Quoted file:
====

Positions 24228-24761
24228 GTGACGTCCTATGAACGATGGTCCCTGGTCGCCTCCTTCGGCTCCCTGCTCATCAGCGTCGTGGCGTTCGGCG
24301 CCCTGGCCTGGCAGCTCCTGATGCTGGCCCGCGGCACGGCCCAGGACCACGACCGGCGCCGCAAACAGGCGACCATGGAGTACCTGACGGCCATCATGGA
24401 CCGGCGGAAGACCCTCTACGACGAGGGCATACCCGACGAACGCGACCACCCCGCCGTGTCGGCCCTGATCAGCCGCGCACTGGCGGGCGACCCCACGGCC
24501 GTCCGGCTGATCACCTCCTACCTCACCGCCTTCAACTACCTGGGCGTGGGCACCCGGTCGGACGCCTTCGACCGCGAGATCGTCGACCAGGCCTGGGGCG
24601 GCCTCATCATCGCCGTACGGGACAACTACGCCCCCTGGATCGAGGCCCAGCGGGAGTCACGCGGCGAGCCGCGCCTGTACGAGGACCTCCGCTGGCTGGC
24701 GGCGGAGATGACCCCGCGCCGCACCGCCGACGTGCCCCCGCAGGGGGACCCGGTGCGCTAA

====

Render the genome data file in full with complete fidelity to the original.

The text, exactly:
Positions 24228-24761
24228 GTGACGTCCTATGAACGATGGTCCCTGGTCGCCTCCTTCGGCTCCCTGCTCATCAGCGTCGTGGCGTTCGGCG
24301 CCCTGGCCTGGCAGCTCCTGATGCTGGCCCGCGGCACGGCCCAGGACCACGACCGGCGCCGCAAACAGGCGACCATGGAGTACCTGACGGCCATCATGGA
24401 CCGGCGGAAGACCCTCTACGACGAGGGCATACCCGACGAACGCGACCACCCCGCCGTGTCGGCCCTGATCAGCCGCGCACTGGCGGGCGACCCCACGGCC
24501 GTCCGGCTGATCACCTCCTACCTCACCGCCTTCAACTACCTGGGCGTGGGCACCCGGTCGGACGCCTTCGACCGCGAGATCGTCGACCAGGCCTGGGGCG
24601 GCCTCATCATCGCCGTACGGGACAACTACGCCCCCTGGATCGAGGCCCAGCGGGAGTCACGCGGCGAGCCGCGCCTGTACGAGGACCTCCGCTGGCTGGC
24701 GGCGGAGATGACCCCGCGCCGCACCGCCGACGTGCCCCCGCAGGGGGACCCGGTGCGCTAA